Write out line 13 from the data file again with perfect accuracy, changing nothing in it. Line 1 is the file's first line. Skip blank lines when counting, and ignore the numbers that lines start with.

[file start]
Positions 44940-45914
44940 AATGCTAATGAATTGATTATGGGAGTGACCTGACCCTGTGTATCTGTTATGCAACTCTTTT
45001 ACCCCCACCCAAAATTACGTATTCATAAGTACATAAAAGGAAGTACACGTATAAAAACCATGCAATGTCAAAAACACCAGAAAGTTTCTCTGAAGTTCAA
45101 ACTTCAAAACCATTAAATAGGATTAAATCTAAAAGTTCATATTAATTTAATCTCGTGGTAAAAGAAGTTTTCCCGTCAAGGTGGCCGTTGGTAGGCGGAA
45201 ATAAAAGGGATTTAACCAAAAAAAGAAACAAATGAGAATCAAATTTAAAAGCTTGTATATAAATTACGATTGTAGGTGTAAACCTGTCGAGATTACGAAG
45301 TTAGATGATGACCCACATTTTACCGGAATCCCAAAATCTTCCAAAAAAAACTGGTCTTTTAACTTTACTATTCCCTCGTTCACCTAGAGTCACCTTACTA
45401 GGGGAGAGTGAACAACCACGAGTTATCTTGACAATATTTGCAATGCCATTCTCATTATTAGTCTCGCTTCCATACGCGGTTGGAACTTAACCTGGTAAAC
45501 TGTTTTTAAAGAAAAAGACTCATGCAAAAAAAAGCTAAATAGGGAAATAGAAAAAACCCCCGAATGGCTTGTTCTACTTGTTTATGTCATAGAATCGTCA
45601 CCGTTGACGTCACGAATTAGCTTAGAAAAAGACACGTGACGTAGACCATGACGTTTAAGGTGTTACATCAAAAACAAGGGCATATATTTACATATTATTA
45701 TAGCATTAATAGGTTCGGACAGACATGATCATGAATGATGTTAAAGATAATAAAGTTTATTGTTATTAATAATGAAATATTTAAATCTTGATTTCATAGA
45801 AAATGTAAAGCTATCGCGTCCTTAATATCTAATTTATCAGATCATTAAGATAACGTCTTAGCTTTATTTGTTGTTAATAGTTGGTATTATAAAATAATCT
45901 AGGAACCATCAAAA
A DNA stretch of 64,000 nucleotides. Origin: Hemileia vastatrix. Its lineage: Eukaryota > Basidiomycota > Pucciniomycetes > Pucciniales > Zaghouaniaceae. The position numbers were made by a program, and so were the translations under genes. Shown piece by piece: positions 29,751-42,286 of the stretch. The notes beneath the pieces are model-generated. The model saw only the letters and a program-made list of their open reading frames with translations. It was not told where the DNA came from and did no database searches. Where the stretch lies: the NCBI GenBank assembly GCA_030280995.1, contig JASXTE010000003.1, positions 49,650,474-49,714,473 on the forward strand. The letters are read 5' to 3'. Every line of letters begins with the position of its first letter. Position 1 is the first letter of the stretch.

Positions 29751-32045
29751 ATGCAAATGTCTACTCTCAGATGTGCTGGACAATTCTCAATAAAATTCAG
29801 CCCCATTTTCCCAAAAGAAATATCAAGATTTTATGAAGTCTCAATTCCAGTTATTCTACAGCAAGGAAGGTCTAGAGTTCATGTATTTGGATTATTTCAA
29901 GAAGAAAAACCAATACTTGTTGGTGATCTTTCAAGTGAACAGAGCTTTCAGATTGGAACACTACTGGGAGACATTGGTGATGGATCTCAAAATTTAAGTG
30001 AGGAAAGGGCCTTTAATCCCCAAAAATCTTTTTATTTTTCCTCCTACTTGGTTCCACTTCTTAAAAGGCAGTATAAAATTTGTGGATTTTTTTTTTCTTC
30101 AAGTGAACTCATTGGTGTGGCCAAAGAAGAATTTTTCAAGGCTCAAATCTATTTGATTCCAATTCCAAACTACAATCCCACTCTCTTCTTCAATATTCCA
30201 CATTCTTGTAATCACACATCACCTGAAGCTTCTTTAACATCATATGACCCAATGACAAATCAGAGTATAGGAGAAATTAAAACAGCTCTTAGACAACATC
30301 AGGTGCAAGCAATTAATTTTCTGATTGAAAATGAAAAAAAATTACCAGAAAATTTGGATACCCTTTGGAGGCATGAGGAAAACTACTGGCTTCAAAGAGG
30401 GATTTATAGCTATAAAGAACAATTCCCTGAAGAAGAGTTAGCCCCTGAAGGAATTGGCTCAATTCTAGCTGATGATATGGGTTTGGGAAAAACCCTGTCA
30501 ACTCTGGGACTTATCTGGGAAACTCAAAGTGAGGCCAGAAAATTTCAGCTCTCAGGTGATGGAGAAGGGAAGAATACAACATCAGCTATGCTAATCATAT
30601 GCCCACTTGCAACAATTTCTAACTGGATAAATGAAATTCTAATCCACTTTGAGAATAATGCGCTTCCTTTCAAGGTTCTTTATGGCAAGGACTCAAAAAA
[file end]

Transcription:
A DNA stretch of 64,000 nucleotides. Origin: Hemileia vastatrix. Its lineage: Eukaryota > Basidiomycota > Pucciniomycetes > Pucciniales > Zaghouaniaceae. The position numbers were made by a program, and so were the translations under genes. Shown piece by piece: positions 29,751-42,286 of the stretch. The notes beneath the pieces are model-generated. The model saw only the letters and a program-made list of their open reading frames with translations. It was not told where the DNA came from and did no database searches. Where the stretch lies: the NCBI GenBank assembly GCA_030280995.1, contig JASXTE010000003.1, positions 49,650,474-49,714,473 on the forward strand. The letters are read 5' to 3'. Every line of letters begins with the position of its first letter. Position 1 is the first letter of the stretch.